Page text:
APPENDIX #4: THE ANTICHRIST

© Rosemary Bardsley 2015

This is not an exhaustive study on the Antichrist, but seeks to pull together a few scriptures that give some light on this topic about which there are so many differing opinions.

The English ‘antichrist’ translates the Greek antichristos. The prefix anti, which our English minds assume means ‘against’ – meaning antagonistic to, in the Greek means more like ‘over against’, ‘in place of’. The antichrist is an alternate ‘Christ’ figure, which is in contrast to, and substituted for, the real Christ. Obviously, any substitute Christ is against the real Christ; however, the antichrist is not only against Christ, but is also a spurious or counterfeit ‘Christ’.

It is clear from the apostolic letters, and from John’s Gospel, that even in the first few decades of the Church spurious ‘Christs’ were being preached and the apostles endeavoured to call the Church to believe in the real Jesus who is both God and man. John in his Gospel seriously stressed the true and full deity of Jesus. Paul referred to those who preached ‘a Jesus other than the Jesus we preached’ [2Corinthians 11:4], and in Colossians repeatedly refers to Jesus in terms confirming his true and full deity. The first two chapters of Hebrews stress the real deity and real humanity of Jesus. John’s first and second letters directly address the denial of the two natures of Christ.

While such diminished concepts of Jesus were present in the perceptions and teaching that threatened the apostles and the early church [and indeed persist to today], Jesus spoke of alternate ‘Christ’ figures – real people who would come and claim to be Christ:– ‘many will come in my name claiming, “I am the Christ” and will deceive many’ [Matthew 24:5]; ‘For false Christs and false prophets will appear and perform great signs and miracles …’ [24:24].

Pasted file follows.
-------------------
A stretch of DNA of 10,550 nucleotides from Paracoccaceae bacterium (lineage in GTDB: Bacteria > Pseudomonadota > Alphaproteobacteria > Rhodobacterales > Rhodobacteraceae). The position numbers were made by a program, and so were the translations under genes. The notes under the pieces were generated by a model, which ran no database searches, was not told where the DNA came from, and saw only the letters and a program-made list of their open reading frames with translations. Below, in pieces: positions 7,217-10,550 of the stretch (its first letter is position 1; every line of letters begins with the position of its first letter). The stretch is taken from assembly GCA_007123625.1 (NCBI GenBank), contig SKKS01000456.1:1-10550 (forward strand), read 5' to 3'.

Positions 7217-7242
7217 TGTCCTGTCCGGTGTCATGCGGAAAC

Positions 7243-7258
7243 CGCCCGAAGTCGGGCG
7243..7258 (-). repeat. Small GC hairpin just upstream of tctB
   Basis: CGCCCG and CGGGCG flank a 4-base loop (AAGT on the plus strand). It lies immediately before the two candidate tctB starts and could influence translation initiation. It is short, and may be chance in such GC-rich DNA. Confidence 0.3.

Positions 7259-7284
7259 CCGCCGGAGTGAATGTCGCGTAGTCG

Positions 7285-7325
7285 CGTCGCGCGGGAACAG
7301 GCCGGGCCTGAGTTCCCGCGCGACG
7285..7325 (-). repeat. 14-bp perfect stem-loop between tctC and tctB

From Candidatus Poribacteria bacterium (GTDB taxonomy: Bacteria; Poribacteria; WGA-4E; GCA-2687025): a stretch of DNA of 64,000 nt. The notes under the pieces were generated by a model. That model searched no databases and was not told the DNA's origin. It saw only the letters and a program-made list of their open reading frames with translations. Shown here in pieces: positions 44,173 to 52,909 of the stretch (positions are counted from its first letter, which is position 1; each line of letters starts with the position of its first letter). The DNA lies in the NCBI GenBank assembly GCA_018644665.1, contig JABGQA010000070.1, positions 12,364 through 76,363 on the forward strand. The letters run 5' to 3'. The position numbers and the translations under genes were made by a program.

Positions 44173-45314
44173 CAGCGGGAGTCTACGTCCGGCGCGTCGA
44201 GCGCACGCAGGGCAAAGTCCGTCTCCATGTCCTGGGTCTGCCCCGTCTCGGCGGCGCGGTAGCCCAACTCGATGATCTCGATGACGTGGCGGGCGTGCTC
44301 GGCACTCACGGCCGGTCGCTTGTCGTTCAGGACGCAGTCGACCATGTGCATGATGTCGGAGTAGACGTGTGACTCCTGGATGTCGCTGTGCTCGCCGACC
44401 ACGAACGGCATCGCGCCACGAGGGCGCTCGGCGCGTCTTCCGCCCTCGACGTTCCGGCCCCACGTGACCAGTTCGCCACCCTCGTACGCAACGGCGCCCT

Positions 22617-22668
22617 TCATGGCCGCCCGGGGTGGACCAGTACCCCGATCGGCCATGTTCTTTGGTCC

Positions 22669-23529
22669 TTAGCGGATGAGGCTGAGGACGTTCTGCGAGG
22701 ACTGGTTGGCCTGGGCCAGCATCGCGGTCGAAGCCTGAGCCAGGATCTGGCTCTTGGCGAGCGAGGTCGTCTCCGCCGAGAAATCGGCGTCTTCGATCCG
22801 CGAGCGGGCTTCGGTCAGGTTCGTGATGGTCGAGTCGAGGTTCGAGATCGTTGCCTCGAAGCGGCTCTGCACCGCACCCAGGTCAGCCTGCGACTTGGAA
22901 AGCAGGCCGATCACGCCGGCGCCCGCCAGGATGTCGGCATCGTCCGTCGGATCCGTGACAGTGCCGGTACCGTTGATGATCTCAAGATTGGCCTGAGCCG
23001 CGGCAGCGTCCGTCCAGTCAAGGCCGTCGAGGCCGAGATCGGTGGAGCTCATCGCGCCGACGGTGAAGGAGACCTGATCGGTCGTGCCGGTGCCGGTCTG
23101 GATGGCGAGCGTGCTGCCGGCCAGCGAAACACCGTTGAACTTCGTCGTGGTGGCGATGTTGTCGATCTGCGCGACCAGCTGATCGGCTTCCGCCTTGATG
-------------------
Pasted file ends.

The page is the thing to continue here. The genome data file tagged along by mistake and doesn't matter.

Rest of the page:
Neither of the above references to alternate Christs suggests that there will be one individual person who will be known as ‘the antichrist’.

 

Where does the Bible use the term ‘antichrist’?

The only place where the Bible mentions ‘antichrist’ is in two of John’s letters. There we are told:

1John 2:18
John referred to the time he was living as ‘the last hour’, and in that context referred to the fact that his readers already knew that ‘the antichrist is coming’. The inference is an association between ‘the last hour’ and the coming of ‘the antichrist’.  As proof that it was ‘the last hour’ John stated that ‘even now many antichrists have come’.

1John 2:19
John describes these ‘antichrists’ as people who used to associate with the saints, but who ‘went out from us’, and by that apostasy revealed that they did not actually belong to the Church.

1John 2:22
John identifies as ‘the antichrist’ whoever denies that Jesus is the Christ. That person denies both the Father and the Son. Note that John does not say ‘an antichrist’, but ‘the antichrist’.

1John 4:3
John states that ‘every spirit that does not acknowledge Jesus is not from God. This is the spirit of the antichrist, which … even now is already in the world’.  The context refers to ‘false prophets’ [verse 1] who are ‘from the world’ and ‘speak from the viewpoint of the world’ [verse 5], and to ‘the spirit of falsehood’ [verse 6]. In this passage John is identifies the ‘spirit’ behind false teaching as the spirit of the antichrist, already in the world.

2John 7
John identifies as ‘the antichrist’ the ‘many deceivers who do not acknowledge Jesus Christ as coming in the flesh’. They have already ‘gone out into the world’. He states clearly: ‘Any such person is the deceiver and the antichrist’. Note: the deceiver, and the antichrist.